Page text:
With aging, bladder capacity decreases, ability to delay urination declines, involuntary bladder contractions occur more often, and bladder contractions weaken. Thus, urination becomes more difficult to postpone and tends to be incomplete. The muscles, ligaments, and connective tissue of the pelvis weaken, contributing to incontinence. In postmenopausal women, decreased estrogen levels lead to atrophic urethritis and atrophic vaginitis and to decreasing the strength of the urethral sphincter. In men, prostate size increases, partially obstructing the urethra and leading to incomplete bladder emptying and strain on the bladder muscle. These changes occur in many normal, continent older people and may facilitate incontinence but do not cause it.

    ). These effects, such as constipation, dry mouth, blurred vision, and sometimes even confusion, can be particularly troublesome in older people.

    What Causes Bladder Leaks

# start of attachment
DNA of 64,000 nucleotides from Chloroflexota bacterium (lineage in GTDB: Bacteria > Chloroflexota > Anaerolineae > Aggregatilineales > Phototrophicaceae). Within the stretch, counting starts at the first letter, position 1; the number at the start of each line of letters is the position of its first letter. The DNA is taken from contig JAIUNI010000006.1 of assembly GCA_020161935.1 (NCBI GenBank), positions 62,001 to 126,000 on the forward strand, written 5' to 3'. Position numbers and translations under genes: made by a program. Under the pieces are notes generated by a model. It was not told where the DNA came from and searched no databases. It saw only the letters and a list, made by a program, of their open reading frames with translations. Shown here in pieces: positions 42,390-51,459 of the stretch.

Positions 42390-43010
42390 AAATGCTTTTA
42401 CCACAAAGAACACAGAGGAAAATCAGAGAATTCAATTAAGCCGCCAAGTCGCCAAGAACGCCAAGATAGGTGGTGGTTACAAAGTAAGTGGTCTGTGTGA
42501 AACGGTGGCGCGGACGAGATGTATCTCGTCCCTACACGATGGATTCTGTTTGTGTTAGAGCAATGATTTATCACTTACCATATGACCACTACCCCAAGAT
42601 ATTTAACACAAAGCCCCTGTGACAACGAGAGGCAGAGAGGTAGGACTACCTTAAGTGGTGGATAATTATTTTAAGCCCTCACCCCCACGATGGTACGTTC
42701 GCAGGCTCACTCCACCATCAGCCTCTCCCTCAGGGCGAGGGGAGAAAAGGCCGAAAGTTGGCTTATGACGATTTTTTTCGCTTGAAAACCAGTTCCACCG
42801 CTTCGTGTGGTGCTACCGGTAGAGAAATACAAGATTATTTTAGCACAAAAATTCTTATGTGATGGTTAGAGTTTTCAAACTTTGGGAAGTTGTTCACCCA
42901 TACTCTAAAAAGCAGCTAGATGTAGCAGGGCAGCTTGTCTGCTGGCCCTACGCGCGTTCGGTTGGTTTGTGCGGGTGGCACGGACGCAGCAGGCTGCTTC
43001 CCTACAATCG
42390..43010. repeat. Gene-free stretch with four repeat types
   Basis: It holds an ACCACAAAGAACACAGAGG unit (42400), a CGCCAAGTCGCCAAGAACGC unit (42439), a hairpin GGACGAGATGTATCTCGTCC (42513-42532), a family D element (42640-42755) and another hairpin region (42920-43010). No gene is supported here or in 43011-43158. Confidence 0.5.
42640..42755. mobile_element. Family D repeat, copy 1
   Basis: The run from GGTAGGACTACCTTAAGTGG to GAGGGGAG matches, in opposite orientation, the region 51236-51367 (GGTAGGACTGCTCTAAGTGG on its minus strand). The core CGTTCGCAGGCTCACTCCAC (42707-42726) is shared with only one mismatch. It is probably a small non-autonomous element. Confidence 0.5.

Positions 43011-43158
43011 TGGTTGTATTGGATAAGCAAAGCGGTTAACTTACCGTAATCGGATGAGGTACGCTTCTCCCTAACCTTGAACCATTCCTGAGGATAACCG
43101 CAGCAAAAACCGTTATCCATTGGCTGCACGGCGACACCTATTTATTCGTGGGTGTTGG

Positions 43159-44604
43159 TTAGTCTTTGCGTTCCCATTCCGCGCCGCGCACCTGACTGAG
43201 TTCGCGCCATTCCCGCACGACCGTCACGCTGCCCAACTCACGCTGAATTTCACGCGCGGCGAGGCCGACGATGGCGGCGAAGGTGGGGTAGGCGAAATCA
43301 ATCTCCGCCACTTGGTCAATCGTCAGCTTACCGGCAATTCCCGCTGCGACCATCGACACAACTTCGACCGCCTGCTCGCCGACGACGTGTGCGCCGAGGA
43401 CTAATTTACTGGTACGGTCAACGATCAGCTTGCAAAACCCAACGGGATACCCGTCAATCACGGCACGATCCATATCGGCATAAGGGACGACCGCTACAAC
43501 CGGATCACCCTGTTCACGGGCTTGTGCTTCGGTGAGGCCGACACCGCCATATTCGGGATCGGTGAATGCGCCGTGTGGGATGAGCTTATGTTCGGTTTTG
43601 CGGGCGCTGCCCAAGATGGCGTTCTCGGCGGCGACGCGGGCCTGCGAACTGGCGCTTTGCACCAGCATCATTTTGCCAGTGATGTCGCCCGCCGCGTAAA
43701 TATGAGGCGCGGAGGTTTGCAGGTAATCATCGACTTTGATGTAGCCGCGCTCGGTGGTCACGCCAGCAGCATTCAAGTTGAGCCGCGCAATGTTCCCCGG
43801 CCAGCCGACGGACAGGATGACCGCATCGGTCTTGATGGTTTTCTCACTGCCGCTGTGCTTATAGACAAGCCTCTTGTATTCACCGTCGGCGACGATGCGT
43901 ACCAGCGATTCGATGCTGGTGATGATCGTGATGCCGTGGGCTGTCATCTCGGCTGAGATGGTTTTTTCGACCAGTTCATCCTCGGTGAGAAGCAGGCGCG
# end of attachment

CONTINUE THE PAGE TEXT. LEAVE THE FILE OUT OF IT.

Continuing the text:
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    There are two main types of urinary incontinence:

    Stress incontinence

    If you have this type, activities that raise the pressure inside your abdomen cause urine to leak through the ring of muscle in your bladder that normally holds it in. Coughing, sneezing, jumping and lifting heavy objects could lead to a leak.

    Going through childbirth, smoking or being overweight can raise the risk of stress incontinence for women, Wright says. Stress incontinence in men is rare, and when it arises, its often due to prostate cancer treatment, such as radiation or surgery.